Members of the Free Syrian Army chant slogans against Syrian President Bashar Assad in Azzaz, Aleppo
Members of the Free Syrian Army chant slogans against Syrian President Bashar Assad in Azzaz, Aleppo province July 17, 2012. Photo by Reuters
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Opposition forces claimed Saturday morning that they had increased their control over the city of Aleppo, and that 60% of the city was in their hands, according to a report in Al-Arabiya.

According to the report, the Free Syria Army took over government-run radio and television stations in the northern part of the largest city in Syria. The rebels ended up retreating for tactical reasons, and the stations suspended their broadcasts.

According to the government-owned SANA news agency, groups of rebels “attacked civilians in buildings while military forces defended the civilians.”

Other reports stated that the rebels had retreated from the television station building due to military shelling. The ongoing battles are taking place near strategic points in the city, including government buildings.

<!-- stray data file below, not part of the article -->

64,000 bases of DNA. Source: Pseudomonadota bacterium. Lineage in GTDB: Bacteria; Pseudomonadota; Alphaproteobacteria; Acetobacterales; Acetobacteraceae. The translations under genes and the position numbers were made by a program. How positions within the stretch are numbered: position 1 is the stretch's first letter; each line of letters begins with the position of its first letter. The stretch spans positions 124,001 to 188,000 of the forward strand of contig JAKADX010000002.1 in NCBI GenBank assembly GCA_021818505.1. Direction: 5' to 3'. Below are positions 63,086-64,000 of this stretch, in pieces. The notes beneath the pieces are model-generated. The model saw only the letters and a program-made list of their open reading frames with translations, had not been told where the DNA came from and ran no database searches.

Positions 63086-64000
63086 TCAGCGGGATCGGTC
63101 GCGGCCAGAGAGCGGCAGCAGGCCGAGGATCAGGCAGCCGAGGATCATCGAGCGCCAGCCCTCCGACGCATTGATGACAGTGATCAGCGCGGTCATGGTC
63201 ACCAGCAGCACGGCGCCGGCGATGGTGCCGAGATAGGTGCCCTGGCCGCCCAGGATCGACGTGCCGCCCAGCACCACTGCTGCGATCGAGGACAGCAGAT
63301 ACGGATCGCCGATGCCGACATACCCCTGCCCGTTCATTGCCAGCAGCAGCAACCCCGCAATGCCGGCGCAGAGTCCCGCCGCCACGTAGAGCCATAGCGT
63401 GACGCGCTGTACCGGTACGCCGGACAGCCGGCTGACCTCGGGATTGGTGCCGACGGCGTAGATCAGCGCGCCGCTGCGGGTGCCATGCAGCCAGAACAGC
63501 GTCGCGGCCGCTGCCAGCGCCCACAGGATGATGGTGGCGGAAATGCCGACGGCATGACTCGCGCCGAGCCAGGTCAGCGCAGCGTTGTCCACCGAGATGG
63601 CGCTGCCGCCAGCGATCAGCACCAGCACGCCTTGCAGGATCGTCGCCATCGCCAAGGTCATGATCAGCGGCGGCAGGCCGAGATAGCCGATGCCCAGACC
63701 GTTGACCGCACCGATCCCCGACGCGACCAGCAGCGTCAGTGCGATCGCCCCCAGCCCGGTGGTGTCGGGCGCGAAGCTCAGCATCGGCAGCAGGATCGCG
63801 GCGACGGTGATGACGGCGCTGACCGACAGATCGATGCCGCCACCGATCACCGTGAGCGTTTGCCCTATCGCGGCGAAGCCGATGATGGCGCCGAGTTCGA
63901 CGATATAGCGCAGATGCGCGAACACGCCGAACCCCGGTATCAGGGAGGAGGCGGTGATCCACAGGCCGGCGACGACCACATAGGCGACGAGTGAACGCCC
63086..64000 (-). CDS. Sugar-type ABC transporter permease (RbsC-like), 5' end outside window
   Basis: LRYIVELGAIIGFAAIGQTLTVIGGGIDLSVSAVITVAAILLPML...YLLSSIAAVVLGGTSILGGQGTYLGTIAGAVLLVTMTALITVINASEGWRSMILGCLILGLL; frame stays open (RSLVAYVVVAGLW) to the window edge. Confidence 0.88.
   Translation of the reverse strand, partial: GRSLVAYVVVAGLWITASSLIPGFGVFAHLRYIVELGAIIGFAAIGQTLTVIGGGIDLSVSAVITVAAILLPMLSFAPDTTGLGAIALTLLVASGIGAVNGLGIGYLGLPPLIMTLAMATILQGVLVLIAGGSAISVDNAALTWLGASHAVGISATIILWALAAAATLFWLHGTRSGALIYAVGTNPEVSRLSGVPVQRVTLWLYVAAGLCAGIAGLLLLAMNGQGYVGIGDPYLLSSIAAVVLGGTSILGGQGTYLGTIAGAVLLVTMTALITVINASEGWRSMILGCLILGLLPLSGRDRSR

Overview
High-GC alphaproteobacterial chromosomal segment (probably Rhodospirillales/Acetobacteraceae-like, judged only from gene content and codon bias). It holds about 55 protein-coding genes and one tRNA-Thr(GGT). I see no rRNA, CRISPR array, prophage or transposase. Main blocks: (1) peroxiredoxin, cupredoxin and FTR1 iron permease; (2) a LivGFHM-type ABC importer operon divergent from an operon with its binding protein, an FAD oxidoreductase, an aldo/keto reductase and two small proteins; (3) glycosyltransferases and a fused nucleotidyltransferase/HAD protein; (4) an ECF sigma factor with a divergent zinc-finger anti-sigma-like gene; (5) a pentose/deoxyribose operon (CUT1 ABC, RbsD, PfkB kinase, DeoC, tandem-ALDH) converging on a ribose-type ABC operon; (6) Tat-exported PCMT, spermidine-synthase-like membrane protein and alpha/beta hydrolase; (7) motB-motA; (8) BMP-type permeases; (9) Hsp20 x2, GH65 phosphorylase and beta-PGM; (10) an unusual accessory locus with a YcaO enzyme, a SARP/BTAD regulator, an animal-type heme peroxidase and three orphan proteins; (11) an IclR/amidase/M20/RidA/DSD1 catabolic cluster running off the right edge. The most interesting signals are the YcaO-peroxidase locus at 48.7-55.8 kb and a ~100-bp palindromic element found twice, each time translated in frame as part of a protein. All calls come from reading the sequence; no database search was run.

Rebel officer Hussam Abu Mohammad told Al-Arabiya that the rebels had to retreat due to lack of weapons that would stand against planes and helicopters.

Another officer told Al-Arabiya that thousands of Iranian soldiers have arrived in Syria over the last several days in order to assist the regime. It must be pointed out that such a claim is not new, and that rebels have continually stated that Iranian troops and Hezbollah fighters have been aiding President Bashar Assad’s regime.

Rebels and government forces have been battling in Aleppo for a week now, with neither side making significant gains. The battle could decide the course of the 17-month conflict in Syria.

Elsewhere in Syria, Assad's forces have regained most of the district of al-Tadamon in southern Damascus after heavy fighting with rebels, said activists.

Haytham al-Abdullah, an activist, told DPA that Assad's forces had executed several people after entering the district and that at least 12 were killed in the offensive. The claim could not be verified independently.

Government forces have been carrying out house-to-house raids in Damascus since July 18 when a bomb attack killed four top security officials from Assad's inner circle, dealing a severe blow to his regime.

More than 20,000 people have been killed in Syria since a pro-democracy revolt erupted in March last year, according to the opposition.